To publicly and flagrantly abuse language and common sense by calling this a "power", which then allows you to erect your argumentative house of cards, is your prerogative. But this is not a power by any reasonable interpretation. The power to issue law, enforce law, sign treaties, collect taxes and tariffs, issue currency, wage war, etc. -- these are powers. The choice of how to structure or appropriate Federal budgetary line items is not a power, it's a detail of governance. See my more detailed reply to Spuke above...

And oh by the way, there is no mention of the "free market" or anything even close to that, even tangentially, anywhere in the Constitution. So Federal acts of meddling in the free market (or even more broadly, any Federal attempts to engineer the economy) are perfectly Constitutional in the sense that they present no conflict with anything in the Constitution. Regardless of whether you or I ideologically like that or not...
quote:
...the injunction against titles of nobility ... Government granted tax dollars and favors to Tesla and other companies, and gave them a leg up over others.
Now you're off the deep end. There is absolutely no connection between titles of nobility and cronyism. Yes, both are undesirable. But while Nobility is unconstitutional in America, cronyism and corruption have always been around, before, during, and after the crafting of the Constitution.


RE: Anything Tesla CAN'T do?
By Reclaimer77 on 8/21/2013 4:54:51 PM , Rating: 2
Meh you're just a big pile of collectivist crap. Using whatever broad and fictional interpretations you need to create to justify your nonsense.

You will find no authority in the Constitution granting the Government authority to regulate any commerce they see fit. The "free market" doesn't have to be specifically mentioned.

And if you want to use the much-raped "Commerce clause" to back up your position, well that's your prerogative as well. Most sensible people know it was never intended, or actually worded, to grant Congress ultimate authority over the country.

quote:
Now you're off the deep end. There is absolutely no connection between titles of nobility and cronyism.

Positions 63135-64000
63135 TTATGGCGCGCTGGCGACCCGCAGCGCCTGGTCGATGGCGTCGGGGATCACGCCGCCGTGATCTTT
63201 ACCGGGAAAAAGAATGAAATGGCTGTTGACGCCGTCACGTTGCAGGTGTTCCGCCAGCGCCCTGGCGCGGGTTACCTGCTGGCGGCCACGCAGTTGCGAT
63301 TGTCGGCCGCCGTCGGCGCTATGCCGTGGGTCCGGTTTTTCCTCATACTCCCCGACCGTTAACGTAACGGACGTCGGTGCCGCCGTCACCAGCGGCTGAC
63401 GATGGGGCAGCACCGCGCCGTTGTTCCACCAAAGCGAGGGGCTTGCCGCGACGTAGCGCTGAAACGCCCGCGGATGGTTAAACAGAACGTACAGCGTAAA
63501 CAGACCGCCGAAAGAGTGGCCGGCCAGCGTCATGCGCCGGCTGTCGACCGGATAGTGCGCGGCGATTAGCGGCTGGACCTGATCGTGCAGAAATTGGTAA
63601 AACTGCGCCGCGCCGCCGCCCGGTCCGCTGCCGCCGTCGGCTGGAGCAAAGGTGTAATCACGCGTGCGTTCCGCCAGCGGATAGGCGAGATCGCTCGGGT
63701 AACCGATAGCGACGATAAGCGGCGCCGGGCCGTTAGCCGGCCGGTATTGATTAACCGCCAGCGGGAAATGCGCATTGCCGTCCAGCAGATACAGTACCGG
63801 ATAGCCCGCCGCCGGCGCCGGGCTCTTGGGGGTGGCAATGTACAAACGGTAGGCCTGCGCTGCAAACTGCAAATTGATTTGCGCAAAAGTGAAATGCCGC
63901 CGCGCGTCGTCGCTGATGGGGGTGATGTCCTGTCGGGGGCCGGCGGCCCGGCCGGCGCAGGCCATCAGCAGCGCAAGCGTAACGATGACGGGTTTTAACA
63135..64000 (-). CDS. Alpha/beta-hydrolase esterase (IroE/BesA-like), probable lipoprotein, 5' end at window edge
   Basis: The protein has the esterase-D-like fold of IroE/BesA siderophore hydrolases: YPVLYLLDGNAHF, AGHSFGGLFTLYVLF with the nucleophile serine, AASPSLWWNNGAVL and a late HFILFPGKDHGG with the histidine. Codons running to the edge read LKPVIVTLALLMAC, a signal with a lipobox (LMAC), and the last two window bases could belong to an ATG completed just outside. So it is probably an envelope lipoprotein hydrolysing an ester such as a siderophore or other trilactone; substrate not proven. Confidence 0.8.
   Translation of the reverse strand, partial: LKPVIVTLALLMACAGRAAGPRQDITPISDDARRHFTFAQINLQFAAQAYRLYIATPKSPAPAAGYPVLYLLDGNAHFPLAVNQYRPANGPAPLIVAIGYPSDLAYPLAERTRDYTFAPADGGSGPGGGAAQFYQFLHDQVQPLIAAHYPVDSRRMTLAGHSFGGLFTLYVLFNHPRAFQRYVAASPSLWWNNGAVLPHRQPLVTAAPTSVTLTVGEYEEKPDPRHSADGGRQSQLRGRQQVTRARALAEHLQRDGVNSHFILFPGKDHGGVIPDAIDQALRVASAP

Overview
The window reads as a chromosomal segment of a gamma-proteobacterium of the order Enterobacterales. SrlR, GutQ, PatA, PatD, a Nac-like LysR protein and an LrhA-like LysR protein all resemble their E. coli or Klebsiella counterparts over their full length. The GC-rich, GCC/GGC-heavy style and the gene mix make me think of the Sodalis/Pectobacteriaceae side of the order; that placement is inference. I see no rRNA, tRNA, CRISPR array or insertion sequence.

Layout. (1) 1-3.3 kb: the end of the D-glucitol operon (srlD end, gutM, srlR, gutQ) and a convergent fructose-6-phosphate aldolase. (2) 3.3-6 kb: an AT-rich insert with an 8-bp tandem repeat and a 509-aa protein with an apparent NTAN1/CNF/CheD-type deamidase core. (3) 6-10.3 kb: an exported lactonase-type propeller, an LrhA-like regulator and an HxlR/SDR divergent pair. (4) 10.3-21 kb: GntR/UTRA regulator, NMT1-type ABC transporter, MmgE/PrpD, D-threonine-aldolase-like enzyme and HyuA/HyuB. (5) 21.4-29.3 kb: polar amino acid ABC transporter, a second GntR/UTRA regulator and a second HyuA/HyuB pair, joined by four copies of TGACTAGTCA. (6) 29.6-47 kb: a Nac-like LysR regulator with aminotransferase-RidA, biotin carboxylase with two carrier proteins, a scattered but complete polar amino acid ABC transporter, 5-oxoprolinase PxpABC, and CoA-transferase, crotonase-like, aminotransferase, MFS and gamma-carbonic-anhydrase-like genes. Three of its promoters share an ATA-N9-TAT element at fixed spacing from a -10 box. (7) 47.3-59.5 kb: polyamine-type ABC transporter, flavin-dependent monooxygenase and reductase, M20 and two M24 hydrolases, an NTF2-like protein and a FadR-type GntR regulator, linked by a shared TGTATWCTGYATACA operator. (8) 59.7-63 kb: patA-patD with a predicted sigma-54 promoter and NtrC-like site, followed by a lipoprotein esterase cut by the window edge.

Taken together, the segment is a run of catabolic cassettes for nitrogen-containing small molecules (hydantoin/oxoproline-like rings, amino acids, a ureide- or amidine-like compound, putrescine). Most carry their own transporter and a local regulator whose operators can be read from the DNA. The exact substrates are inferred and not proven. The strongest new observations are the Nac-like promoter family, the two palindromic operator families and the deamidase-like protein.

And you're absolutely wrong. You're just another ignorant person who ignores the meaning of the Constitution because the wording doesn't match exactly our times and culture. When it's clear what the intent of the document is clear.

You're like those who argue we have no right to travel because the Constitution doesn't specifically mention vehicles, trains, planes etc etc.


RE: Anything Tesla CAN'T do?
By boeush on 8/21/2013 5:25:59 PM , Rating: 2
quote:
You will find no authority in the Constitution granting the Government authority to regulate any commerce they see fit.
Again, neither will you find there a prohibition to that effect.

Your problem is, you're trying to twist the Constitution into a weapon for your politics. The solution to your problem, is to leave the Constitution unmolested and simply pursue your politics. Congress (representing the will of the people) made all these laws and regulations that you disagree with. You can argue as to the merits of the laws and regulations, and work to change them via the Congressional route. But you won't succeed in arguing that these things are invalid ipso facto due to some Constitutional conflict that doesn't exist (if it did, the Supreme Court would've ruled accordingly, in most of these cases many decades ago...)
quote:
You're just another ignorant person who ignores the meaning of the Constitution
Oh, OK. Please enlighten me, then, regarding how federal cash flowing to specific domestic companies somehow grants investors in those companies hereditary titles that endow them and all of their offspring in perpetuity (until/unless explicitly stripped by royal decree) with lands, property, rights, and privileges above those of ordinary peasants. Or perhaps, you might explain how above-mentioned federal cash amounts to bribes by foreign nations to our federal politicians...


RE: Anything Tesla CAN'T do?
By Reclaimer77 on 8/21/2013 5:33:33 PM , Rating: 2
quote:
Again, neither will you find there a prohibition to that effect.


Again, you fail.

The Constitution isn't a list of things the Government can't do. It's a list of things it can. If it's not specifically granted that authority, it falls under the 10'th Amendment and by definition isn't Constitutional. This is basic basic stuff!

"The Tenth Amendment, which makes explicit the idea that the federal government is limited to only the powers granted in the Constitution , has been declared to be truism by the Supreme Court."

http://en.wikipedia.org/wiki/Tenth_Amendment_to_th...

Basically you're making up that the Government has all these powers. You're lying or just THAT ignorant.

Also you're arguing that because our courts and Congress routinely make law things that don't pass Constitutional muster, it means these are de-facto Constitutional and that I'm inherently wrong for questioning them.


RE: Anything Tesla CAN'T do?
By boeush on 8/21/2013 6:04:22 PM , Rating: 2
quote:
Basically you're making up that the Government has all these powers.